Emily Arnold-Fernández, the founding president and CEO of Asylum Access, is a social entrepreneur and human rights pioneer.
A lawyer and lifelong advocate, Emily has spent her career working to uphold rights and restore power to people who have been marginalized: Women, children, forcibly displaced persons and others. She first became involved in advocating for the rights of refugees in 2002, when she represented refugees seeking United Nations recognition in Cairo, Egypt.
Her first client was a young Liberian who had fled to Egypt to avoid being abducted and forced to fight as a child soldier. Because he was initially denied legal status as a refugee, he was at constant risk of arrest, detention and deportation by Egyptian authorities unless he could get the decision reversed – and he only had one chance to do so. Emily’s legal advocacy won her client protection and safety in Egypt until his eventual resettlement in the U.S.
Unfortunately, Cairo was one of the few places where refugees had access to legal advocates like Emily. Hundreds of thousands of refugees navigate similar proceedings entirely alone.
And such proceedings are only a first step in fighting for fundamental human rights: Although Emily’s client won safety in Egypt, he was not allowed to attend Egyptian schools or work in the Egyptian labor market. He could not count on Egyptian authorities to protect him against violence or discrimination. Emily’s time in Egypt taught her that refugees who flee human rights violations in their homelands almost always experience further violations in the countries that should provide safe haven.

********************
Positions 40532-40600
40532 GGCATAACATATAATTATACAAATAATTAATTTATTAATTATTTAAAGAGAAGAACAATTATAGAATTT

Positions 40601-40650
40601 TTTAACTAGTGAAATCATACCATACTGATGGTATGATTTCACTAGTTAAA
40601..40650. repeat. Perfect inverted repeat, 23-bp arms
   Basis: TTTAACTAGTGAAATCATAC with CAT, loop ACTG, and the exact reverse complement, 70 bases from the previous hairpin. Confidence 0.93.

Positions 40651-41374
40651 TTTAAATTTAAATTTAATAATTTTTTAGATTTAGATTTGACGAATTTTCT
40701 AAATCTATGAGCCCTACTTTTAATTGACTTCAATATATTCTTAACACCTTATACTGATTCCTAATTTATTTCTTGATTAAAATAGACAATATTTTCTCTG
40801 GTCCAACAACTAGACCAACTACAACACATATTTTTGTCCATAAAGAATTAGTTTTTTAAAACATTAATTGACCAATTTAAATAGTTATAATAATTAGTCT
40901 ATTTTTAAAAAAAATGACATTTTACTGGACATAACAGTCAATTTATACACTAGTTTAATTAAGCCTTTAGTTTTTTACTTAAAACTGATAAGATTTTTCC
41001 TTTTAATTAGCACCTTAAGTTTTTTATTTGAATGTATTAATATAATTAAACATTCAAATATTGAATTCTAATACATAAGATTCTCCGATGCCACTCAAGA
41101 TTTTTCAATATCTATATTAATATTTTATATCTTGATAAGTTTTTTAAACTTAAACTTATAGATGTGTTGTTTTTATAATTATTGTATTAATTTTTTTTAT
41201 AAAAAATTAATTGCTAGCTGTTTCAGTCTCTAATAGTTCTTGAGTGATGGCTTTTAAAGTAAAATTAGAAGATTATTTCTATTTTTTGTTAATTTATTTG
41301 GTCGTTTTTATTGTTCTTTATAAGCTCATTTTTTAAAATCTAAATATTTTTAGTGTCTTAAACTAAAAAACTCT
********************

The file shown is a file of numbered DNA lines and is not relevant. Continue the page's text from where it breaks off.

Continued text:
Committed to creating a world where refugees can find safe haven and rebuild their lives, wherever they find themselves, Emily founded Asylum Access. Today, the Asylum Access family of organizations has become the leading global actor dedicated to advancing refugees’ human rights around the world, with a particular focus on Africa, Asia and Latin America.
Emily’s innovative approach to the global displacement crisis has earned numerous accolades, among them recognition by the Dalai Lama as one of 50 “Unsung Heroes of Compassion” from around the world (2009) and the prestigious Grinnell Prize (2013). She also received the Equality and Nondiscrimination Award from the Mexican government’s National Council to Prevent Discrimination (2016).
To share her knowledge and experience, Emily writes and teaches regularly. She currently tutors in the masters program of the Refugee Law Initiative at University of London’s School of Advanced Study. Previously, she served as an adjunct professor at University of York (UK) and University of San Francisco, and a co-curricular instructor at Pomona College. In 2012, she was selected as a Social Entrepreneur in Residence at Stanford University, and from 2014 to 2017, she served on the Advisory Board of Oxford University’s Refugee Studies Centre.
Emily holds a Juris Doctorate from Georgetown University and a Bachelor of Arts cum laude from Pomona College.